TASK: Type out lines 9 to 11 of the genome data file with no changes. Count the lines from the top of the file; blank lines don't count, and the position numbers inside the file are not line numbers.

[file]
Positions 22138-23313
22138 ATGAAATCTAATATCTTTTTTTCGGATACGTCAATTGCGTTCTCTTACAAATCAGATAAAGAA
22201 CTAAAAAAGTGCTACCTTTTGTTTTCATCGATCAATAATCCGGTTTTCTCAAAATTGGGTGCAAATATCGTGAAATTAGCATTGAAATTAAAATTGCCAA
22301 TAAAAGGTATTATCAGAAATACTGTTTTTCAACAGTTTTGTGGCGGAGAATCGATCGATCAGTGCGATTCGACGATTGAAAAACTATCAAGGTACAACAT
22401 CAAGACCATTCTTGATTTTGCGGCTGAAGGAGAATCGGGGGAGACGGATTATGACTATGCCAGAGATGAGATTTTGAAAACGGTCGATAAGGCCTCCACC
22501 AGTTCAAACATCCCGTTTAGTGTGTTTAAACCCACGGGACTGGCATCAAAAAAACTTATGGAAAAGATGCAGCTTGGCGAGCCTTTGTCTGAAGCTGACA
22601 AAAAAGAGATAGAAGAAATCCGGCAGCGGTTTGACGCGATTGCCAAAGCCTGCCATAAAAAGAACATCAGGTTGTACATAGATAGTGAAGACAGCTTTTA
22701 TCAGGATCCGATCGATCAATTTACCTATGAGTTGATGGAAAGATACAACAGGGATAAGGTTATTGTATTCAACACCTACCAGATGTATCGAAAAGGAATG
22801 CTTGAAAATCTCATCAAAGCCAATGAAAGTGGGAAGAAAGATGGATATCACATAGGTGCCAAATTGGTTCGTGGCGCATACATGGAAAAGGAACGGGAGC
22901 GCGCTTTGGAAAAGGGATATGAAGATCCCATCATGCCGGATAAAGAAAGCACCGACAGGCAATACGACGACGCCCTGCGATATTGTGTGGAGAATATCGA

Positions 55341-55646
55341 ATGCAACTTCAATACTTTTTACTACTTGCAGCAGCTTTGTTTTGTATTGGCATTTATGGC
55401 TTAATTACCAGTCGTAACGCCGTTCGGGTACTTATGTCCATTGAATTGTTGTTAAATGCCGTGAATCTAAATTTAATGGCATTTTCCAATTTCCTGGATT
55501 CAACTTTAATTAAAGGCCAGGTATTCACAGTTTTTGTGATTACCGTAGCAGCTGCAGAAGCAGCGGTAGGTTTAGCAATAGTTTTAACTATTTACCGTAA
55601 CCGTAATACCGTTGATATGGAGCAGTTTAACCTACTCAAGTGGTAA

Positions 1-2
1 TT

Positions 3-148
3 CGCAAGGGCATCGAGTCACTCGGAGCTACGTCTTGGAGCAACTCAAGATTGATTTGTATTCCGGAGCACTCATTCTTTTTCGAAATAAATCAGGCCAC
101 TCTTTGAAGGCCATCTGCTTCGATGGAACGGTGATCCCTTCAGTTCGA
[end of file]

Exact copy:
22801 CTTGAAAATCTCATCAAAGCCAATGAAAGTGGGAAGAAAGATGGATATCACATAGGTGCCAAATTGGTTCGTGGCGCATACATGGAAAAGGAACGGGAGC
22901 GCGCTTTGGAAAAGGGATATGAAGATCCCATCATGCCGGATAAAGAAAGCACCGACAGGCAATACGACGACGCCCTGCGATATTGTGTGGAGAATATCGA

Positions 55341-55646